Many predict that by the end of this century water will dominate world natural resources politics as oil does today. Access to water is widely regarded as a basic human right, and was declared so by the United Nations in 1992. And yet the water crisis grows: although the total volume of water on the planet may be sufficient for our needs, much of it is misallocated, wasted, or polluted, and the poorest of the poor live in arid areas where water is scarce. The coming decade will require new perspectives on water resources and reconsideration of the principles of water governance and policy.
Water, Place, and Equity argues that fairness in the allocation of water will be a cornerstone to a more equitable ands secure future for humankind. With analyses and case studies, it demonstrates that considerations of equity are more important in formulating and evaluating water policy than the more commonly invoked notions of efficiency and markets.
The case studies through which the book explores issues of water equity range from cost and benefit disparities that result from Southern California’s storm water runoff policies to the privatization of water in Bolivia. In a final chapter, Water, Place, and Equity considers broader concerns—the impact of global climate change on water resources and better ways to incorporate equity into future water policy.
October 10th, 2008 | M.I.T. Press
The Influence of Individual and Partner Characteristics on the Perpetration of Intimate Partner Violence in Young Adult Relationships
Veronica M. Herrera, Ph.D., Jacquelyn D. Wiersma, Ph.D., and H. Harrington Cleveland, Ph.D.
This study examines individual and partner characteristics associated with the perpetration of intimate partner violence (IPV) in young adult relationships with opposite sex partners. Using data from Waves 1 and 3 of the National Longitudinal Study of Adolescent Health, this study examined 1,275 young adults’ heterosexual romantic relationships. Controlling for the effects of family and school correlates measured in adolescence, we examined the extent to which participants’ general violent behavior in young adulthood and their partners’ use of violence in their relationship influence participants’ IPV perpetration. We found that both having general violent tendencies and being a target of violence in a relationship influenced one’s likelihood of young adults perpetrating IPV. We also tested whether the overall influence of participants’ general violent behavior on IPV perpetration was moderated by their partners’ use of violence in the relationship. We found that young women’s greatest expression of violent tendencies emerged when in relationships with violent men; yet, when partnered with non-violent men, young women’s own violent tendencies did not lead to IPV. We found little evidence for the interactive effect for young men in the study. The lack of a significant interaction in the model indicated that young men’s general aggression was not conditioned on their partners’ use of physical aggression in their relationships.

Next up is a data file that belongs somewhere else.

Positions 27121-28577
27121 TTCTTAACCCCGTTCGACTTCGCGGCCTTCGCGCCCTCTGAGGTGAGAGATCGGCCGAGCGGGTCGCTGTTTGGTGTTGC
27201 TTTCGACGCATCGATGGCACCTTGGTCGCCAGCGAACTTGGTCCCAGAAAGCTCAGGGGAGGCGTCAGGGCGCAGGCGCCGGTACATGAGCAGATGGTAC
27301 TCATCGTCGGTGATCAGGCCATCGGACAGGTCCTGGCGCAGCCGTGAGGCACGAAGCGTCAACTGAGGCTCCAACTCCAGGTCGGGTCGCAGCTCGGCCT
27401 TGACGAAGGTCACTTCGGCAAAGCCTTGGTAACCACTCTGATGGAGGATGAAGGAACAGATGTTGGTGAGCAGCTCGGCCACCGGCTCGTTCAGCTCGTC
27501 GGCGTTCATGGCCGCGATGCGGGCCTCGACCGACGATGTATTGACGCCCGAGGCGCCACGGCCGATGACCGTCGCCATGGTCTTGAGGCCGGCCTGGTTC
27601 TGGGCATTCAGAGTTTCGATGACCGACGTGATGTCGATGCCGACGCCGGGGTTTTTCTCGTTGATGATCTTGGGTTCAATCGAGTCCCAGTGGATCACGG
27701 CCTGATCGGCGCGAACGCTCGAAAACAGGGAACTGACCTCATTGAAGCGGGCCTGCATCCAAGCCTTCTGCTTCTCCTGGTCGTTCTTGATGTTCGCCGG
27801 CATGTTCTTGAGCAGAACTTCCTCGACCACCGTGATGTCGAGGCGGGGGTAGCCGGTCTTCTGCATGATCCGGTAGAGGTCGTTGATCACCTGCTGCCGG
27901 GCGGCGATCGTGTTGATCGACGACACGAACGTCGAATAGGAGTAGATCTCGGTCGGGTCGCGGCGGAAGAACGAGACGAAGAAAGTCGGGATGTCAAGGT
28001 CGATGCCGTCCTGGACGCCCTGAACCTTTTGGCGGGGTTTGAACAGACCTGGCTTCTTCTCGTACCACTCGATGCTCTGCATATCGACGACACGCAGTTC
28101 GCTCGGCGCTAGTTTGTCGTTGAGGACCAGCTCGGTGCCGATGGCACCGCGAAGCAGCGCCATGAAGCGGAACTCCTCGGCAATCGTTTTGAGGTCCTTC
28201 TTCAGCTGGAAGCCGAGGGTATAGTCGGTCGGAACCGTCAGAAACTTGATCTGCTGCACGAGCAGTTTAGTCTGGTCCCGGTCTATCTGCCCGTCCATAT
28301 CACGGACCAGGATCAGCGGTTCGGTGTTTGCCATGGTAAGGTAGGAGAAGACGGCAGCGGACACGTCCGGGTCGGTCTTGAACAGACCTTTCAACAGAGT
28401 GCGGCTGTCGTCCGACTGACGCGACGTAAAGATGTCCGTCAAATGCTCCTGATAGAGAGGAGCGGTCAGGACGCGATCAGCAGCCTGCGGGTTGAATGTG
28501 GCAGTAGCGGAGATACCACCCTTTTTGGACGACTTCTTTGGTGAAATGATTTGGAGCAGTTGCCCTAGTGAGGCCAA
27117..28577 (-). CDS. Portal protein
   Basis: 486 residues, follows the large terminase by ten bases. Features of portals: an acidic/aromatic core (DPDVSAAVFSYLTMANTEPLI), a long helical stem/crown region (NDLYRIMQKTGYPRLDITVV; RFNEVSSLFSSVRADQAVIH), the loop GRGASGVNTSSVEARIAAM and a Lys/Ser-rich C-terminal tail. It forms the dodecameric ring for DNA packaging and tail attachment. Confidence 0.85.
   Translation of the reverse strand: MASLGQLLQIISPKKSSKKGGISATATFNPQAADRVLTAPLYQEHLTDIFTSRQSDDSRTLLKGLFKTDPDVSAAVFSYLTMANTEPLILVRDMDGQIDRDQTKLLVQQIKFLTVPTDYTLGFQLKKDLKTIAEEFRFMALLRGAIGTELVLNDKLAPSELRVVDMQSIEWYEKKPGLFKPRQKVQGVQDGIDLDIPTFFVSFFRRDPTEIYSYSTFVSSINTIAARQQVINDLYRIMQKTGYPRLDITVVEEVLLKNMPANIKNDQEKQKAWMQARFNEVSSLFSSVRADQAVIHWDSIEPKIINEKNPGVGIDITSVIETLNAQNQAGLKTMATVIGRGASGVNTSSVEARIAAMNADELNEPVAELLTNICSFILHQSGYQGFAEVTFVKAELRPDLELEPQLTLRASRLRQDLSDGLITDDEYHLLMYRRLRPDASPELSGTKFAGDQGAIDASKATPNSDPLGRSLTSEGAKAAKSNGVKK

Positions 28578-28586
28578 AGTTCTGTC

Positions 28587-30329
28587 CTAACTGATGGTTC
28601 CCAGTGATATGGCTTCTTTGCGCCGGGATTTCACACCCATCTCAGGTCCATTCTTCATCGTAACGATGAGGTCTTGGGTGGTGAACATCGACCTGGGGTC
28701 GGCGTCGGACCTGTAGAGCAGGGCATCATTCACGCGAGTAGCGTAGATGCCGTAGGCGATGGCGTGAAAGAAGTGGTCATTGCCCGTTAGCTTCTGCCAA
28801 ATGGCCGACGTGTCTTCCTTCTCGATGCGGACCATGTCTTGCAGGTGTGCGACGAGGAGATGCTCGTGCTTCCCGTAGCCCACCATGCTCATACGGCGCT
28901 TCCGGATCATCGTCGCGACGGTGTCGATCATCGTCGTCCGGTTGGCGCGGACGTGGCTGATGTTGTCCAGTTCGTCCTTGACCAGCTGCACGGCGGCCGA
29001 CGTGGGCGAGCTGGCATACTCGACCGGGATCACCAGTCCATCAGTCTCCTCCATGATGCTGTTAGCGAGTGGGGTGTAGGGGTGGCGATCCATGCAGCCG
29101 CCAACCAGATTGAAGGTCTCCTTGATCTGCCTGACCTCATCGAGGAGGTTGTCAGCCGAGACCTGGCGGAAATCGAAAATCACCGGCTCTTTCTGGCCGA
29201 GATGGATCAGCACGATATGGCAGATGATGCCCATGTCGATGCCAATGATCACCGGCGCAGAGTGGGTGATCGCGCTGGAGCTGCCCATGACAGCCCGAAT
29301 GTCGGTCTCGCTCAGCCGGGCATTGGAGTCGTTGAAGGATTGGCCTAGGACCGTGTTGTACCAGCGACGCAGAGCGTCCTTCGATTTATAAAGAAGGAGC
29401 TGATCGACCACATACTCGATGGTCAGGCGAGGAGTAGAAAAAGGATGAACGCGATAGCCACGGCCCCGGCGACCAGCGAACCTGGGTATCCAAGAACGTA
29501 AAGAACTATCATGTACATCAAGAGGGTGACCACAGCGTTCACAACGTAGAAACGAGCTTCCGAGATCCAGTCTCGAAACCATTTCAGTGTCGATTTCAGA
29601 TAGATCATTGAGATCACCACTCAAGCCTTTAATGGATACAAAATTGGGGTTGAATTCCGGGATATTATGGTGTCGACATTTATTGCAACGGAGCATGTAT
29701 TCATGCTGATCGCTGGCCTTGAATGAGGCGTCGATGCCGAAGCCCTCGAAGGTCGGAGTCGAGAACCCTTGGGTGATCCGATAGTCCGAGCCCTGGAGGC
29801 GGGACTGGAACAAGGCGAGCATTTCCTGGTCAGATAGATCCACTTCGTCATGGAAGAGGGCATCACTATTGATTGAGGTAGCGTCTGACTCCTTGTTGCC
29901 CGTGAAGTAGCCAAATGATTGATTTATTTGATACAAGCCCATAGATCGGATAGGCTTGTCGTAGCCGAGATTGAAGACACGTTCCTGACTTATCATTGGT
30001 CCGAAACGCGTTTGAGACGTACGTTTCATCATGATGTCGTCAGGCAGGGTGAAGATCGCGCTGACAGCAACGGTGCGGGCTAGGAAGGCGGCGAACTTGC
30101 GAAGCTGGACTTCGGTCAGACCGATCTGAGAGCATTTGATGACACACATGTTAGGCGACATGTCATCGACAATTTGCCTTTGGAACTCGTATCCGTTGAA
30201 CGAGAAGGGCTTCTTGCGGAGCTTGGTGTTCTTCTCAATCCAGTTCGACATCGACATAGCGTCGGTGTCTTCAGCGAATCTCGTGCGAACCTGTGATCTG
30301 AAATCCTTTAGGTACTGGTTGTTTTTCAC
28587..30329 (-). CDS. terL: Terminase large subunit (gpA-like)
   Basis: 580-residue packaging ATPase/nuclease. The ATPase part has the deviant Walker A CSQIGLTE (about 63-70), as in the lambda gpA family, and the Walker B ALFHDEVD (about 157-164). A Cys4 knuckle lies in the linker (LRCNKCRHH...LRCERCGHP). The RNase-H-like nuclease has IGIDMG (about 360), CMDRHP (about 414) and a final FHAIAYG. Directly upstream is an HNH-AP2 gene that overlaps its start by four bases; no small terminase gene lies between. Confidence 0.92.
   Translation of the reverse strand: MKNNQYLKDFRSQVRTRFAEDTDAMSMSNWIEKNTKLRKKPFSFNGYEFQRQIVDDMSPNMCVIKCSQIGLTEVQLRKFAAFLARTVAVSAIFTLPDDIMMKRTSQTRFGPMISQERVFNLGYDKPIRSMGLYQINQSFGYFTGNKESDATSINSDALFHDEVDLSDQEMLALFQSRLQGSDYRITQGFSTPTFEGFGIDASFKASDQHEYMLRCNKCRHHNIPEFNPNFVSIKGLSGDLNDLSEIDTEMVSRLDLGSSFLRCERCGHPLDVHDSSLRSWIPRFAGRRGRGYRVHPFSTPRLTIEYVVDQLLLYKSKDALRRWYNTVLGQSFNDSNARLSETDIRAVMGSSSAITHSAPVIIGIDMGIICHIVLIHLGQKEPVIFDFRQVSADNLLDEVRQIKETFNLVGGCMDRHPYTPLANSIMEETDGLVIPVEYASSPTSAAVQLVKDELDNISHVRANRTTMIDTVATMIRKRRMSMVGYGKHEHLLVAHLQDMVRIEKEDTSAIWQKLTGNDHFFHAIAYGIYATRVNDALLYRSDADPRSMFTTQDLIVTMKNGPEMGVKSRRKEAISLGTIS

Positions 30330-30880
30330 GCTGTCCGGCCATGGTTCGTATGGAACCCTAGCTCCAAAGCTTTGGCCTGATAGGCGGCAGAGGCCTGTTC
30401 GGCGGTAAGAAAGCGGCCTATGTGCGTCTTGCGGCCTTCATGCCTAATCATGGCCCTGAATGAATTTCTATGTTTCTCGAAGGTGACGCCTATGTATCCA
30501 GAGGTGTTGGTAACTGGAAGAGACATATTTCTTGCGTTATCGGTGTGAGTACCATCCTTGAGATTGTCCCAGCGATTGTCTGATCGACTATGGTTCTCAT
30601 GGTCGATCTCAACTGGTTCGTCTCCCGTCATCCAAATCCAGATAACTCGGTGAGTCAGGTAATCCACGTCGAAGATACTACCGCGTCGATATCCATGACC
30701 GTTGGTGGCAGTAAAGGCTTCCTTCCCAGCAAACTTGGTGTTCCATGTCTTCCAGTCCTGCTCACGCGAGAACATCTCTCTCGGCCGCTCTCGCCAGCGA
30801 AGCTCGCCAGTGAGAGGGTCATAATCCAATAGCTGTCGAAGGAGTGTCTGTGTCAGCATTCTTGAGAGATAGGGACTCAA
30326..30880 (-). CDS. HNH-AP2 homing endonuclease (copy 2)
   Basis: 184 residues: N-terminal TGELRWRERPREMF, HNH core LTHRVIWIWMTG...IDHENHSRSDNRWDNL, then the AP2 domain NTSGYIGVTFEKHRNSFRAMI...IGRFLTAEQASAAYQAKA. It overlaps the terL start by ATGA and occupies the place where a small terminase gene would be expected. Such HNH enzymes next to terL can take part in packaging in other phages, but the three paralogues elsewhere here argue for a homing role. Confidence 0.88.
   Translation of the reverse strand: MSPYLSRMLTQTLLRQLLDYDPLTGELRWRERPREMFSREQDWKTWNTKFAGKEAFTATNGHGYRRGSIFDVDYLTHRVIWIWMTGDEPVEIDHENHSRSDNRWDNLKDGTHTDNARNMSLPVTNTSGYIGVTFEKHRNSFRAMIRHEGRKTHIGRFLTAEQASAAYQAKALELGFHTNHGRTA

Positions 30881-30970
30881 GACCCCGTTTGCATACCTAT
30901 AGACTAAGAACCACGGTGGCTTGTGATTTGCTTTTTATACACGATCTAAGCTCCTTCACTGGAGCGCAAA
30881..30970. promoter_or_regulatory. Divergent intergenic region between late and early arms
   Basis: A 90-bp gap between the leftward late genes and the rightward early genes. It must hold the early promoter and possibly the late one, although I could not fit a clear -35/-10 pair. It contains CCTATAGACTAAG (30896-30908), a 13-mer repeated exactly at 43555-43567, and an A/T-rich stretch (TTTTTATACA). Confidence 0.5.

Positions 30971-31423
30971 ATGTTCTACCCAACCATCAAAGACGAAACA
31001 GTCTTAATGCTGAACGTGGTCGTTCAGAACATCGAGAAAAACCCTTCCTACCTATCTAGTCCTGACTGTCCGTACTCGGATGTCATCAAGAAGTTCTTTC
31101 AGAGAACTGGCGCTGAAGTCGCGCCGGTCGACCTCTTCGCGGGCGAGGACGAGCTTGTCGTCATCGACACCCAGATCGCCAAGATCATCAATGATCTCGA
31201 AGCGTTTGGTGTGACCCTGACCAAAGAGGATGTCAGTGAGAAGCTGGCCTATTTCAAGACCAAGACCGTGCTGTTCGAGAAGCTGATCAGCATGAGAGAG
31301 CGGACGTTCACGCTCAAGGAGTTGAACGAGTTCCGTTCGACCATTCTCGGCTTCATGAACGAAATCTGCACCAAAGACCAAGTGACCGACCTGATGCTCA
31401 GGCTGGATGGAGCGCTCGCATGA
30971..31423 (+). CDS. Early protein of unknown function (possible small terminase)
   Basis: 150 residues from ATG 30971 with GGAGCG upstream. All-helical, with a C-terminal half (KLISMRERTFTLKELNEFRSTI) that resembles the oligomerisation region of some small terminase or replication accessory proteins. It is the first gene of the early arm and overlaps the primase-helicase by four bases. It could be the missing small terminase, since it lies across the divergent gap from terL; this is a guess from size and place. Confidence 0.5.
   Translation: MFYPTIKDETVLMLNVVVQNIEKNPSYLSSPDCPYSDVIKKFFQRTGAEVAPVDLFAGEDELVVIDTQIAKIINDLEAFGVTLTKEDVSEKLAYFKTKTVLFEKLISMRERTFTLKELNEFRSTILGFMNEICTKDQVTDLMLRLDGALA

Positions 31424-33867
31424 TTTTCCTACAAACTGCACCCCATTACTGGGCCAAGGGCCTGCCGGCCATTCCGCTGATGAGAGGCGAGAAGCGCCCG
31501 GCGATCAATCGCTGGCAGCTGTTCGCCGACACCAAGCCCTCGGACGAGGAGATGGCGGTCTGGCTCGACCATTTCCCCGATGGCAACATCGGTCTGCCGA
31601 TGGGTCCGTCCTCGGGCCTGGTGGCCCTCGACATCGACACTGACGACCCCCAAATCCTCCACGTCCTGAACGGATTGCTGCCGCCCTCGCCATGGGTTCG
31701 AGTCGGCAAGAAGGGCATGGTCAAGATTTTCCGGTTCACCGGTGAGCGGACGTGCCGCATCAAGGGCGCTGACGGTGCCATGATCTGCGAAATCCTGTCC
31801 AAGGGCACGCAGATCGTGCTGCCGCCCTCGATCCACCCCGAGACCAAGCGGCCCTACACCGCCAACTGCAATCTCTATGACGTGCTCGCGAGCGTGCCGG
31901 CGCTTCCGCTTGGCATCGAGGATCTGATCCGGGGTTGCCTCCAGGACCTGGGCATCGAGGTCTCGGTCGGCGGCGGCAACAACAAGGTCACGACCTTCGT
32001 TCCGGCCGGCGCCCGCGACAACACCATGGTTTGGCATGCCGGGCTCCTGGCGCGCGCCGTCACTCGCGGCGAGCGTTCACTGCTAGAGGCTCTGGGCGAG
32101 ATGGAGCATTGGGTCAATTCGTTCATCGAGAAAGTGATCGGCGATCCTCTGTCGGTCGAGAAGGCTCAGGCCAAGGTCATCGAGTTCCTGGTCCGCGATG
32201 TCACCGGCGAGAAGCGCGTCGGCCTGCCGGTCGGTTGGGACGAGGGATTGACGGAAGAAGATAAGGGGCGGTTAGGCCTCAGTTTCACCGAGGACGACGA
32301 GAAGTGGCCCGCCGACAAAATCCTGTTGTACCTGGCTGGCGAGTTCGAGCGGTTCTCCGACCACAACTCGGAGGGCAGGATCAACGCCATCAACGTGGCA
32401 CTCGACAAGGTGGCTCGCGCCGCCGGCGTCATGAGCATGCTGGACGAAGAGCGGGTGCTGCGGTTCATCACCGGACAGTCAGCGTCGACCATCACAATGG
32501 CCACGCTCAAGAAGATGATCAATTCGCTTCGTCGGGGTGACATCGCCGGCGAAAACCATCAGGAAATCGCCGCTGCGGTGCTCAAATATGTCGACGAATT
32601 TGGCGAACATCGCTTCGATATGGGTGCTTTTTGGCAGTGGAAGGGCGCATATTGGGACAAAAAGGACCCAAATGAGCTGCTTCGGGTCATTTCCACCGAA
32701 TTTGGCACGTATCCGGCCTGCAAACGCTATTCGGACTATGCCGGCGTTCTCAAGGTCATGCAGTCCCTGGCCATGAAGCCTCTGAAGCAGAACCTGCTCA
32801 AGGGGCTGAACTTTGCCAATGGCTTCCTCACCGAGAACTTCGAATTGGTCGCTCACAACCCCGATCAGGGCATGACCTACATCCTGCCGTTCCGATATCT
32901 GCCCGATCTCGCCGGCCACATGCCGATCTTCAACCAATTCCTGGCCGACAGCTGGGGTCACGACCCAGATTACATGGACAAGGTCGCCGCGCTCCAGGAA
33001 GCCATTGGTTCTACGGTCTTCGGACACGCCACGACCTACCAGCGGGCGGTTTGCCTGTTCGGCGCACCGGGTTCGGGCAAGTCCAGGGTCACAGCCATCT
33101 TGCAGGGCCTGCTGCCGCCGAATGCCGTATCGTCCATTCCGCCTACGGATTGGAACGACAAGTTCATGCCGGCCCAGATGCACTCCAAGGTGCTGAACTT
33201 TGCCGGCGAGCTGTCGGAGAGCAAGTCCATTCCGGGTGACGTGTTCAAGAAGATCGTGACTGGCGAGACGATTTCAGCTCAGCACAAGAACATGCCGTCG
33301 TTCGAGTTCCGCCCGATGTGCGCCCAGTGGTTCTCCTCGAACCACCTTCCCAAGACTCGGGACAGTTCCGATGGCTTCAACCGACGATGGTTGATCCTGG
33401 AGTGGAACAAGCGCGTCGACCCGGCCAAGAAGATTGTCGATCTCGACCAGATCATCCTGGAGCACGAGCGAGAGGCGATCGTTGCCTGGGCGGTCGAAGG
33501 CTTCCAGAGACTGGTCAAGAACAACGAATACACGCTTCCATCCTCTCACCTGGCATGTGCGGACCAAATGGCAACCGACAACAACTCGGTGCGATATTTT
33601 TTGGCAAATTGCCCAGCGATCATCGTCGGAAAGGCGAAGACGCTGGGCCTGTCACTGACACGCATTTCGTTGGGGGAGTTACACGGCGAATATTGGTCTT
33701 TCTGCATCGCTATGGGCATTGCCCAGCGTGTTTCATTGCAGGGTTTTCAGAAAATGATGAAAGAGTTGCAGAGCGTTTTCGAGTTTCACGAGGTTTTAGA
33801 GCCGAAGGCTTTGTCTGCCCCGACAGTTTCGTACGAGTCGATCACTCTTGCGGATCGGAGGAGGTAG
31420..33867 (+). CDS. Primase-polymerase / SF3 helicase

October 10th, 2008 | Journal of Youth and Adolescence Volume 37, Number 3 (2008), 284-296
Predicting Successful College Experiences: Evidence from a First Year Retention Program
James Daniel Lee, Ph.D. with Kimberly Noble, Ph.D., Nicole T. Flynn, and David Hilton, Ph.D.
Research indicates that programs designed to target first year students increase their likelihood of success during that year and their chances of completing an undergraduate education (Bureau & Rromrey, 1994; Conner & Colton, 1999). Theoretically, such programs should help in part because they foster integration into campus communities and help align personal goals with institutional goals. In an effort to increase retention and achievement of first year students, the University of South Alabama implemented a program for resident first year students called ESSENCE in the fall of 1998. The purpose of this study is to measure the effects of that program on student success. Specifically we are interested in assessing the effects of the program on GPAs and graduation rates. In multivariate analyses, we compare GPAs and graduation rates for resident ESSENCE students, resident non-ESSENCE students, and non-resident students controlling for other predictors of success. We find that ESSENCE improves GPAs and the likelihood of graduating in five years relative to other experiences, even when controlling for other factors.
April 1st, 2008 | Journal of College Student Retention: Research, Theory & Practice. 2007, 9:39-60.